China's inflation rate quickens in July as prices rise
Inflation in China was higher than expected in July, despite a series of efforts by the government to rein in prices.
Consumer prices in July rose 6.5% compared with the same month last year, the National Bureau of Statistics said.
The rise comes even as China's central bank has raised interest rates five times since October 2010 in a bid to control prices.
Rising consumer prices have become a hot political issue in China.
"There is no doubt inflation is not getting better, given the month-on-month numbers," said Wei Yao of Societe Generale.
Inflation vs growth
Chinese authorities have said that controlling price rises is their top priority.
Not only have they raised the cost of borrowing, they have also tried to curb lending in the country by raising the amount of cash banks must hold in their reserves several times in the past 12 months.
However analysts say the current of the global economy may put the authorities in a difficult position.
The figures come amid growing concerns about a slowdown in the global economy with a faltering US recovery and growing debt issues in Europe.
Analysts have warned that a slowdown in the US and Europe may hurt growth in export-dependent countries such as China.
They said authorities will have to strike a fine balance between trying to rein in prices and ensuring that tight monetary policies do not start to hurt growth.
"This is the type of data that should have prompted the People's Bank of China to hike interest rates, but given the current turmoil in financial markets, we expect them to delay it," Societe General's Wei Yao added.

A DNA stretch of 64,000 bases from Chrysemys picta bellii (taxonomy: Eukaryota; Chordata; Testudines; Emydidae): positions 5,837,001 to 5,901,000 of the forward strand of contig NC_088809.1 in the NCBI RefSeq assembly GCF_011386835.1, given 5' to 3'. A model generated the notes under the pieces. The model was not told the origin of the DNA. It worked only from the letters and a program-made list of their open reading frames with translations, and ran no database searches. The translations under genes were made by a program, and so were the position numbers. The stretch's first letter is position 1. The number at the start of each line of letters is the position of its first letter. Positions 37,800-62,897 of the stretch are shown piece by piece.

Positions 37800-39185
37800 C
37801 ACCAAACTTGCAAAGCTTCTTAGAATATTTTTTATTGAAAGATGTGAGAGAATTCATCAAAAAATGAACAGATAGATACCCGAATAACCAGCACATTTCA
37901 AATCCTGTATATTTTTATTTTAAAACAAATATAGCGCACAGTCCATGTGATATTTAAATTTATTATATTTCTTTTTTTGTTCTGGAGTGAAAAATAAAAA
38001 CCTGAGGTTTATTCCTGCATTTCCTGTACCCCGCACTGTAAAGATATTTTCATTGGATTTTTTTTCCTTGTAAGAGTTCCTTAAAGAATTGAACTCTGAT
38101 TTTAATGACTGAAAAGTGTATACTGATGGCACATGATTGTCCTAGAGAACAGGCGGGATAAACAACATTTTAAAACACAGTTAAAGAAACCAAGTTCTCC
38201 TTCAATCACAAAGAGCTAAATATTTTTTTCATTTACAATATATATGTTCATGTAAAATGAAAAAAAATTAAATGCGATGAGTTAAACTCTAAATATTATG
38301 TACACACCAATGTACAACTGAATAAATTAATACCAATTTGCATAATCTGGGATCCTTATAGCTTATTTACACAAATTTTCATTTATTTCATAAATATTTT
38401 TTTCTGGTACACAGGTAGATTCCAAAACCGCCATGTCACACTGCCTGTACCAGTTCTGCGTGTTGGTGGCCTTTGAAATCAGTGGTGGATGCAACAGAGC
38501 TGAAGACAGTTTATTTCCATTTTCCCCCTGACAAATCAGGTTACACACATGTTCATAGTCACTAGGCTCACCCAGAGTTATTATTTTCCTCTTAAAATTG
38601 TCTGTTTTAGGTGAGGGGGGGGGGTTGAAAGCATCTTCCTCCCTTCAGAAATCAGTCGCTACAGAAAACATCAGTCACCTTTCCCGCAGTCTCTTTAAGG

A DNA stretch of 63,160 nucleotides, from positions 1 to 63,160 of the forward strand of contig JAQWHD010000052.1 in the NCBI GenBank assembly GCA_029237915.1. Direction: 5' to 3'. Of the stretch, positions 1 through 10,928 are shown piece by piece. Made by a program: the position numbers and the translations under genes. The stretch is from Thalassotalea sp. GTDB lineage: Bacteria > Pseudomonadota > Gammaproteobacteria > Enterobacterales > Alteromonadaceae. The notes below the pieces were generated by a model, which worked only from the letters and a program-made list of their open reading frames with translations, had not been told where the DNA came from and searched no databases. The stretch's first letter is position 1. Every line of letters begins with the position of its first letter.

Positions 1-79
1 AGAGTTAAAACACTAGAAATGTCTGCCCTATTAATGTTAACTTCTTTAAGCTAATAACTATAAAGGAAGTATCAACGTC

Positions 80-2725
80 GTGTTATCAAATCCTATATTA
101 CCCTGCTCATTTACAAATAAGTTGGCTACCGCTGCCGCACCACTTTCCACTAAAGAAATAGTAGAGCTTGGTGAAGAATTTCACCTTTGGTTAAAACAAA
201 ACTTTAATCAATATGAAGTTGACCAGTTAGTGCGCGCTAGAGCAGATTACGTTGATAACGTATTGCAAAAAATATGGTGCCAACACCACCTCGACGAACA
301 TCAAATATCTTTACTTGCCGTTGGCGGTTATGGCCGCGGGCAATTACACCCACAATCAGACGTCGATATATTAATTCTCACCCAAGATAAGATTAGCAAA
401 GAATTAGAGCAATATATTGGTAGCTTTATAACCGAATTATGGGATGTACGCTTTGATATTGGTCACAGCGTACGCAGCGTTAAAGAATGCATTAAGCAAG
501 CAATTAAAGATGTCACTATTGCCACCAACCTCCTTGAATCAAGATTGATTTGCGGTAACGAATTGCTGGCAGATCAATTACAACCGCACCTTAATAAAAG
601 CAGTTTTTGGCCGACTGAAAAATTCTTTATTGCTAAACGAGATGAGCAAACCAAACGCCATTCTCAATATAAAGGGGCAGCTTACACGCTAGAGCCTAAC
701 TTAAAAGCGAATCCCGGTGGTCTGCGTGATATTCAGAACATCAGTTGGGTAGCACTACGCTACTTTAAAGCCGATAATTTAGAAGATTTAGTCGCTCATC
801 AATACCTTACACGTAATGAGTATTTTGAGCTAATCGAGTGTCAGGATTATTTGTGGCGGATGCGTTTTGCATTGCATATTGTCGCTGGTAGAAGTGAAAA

Dong Xian'an of Peking First Advisory said while China has been tightening its monetary policy in the past year to control price rises, authorities must be mindful that they may need to change their stand.
"China must be on serious watch for policy overtightening under the current global circumstances."
China's economic growth in recent times has been powered by the success of its export sector.
However, there have been calls from economists as well as its trading partners that Beijing needs to rebalance its economy and boost domestic demand in order to sustain its growth.
Analysts said that given the current situation in the US and Europe, China needs to act fast.
"It's time for the Chinese government to relax its policies," said Tang Yunfei of Founder Securities.
"It's time for Beijing to announce to the whole world that it will try to stimulate domestic demand again," he added.
China needs to ease its monetary policies in order to boost consumption in the country, say analysts.
Mr Tang warned the longer the authorities delay, the more it will hurt China's economy.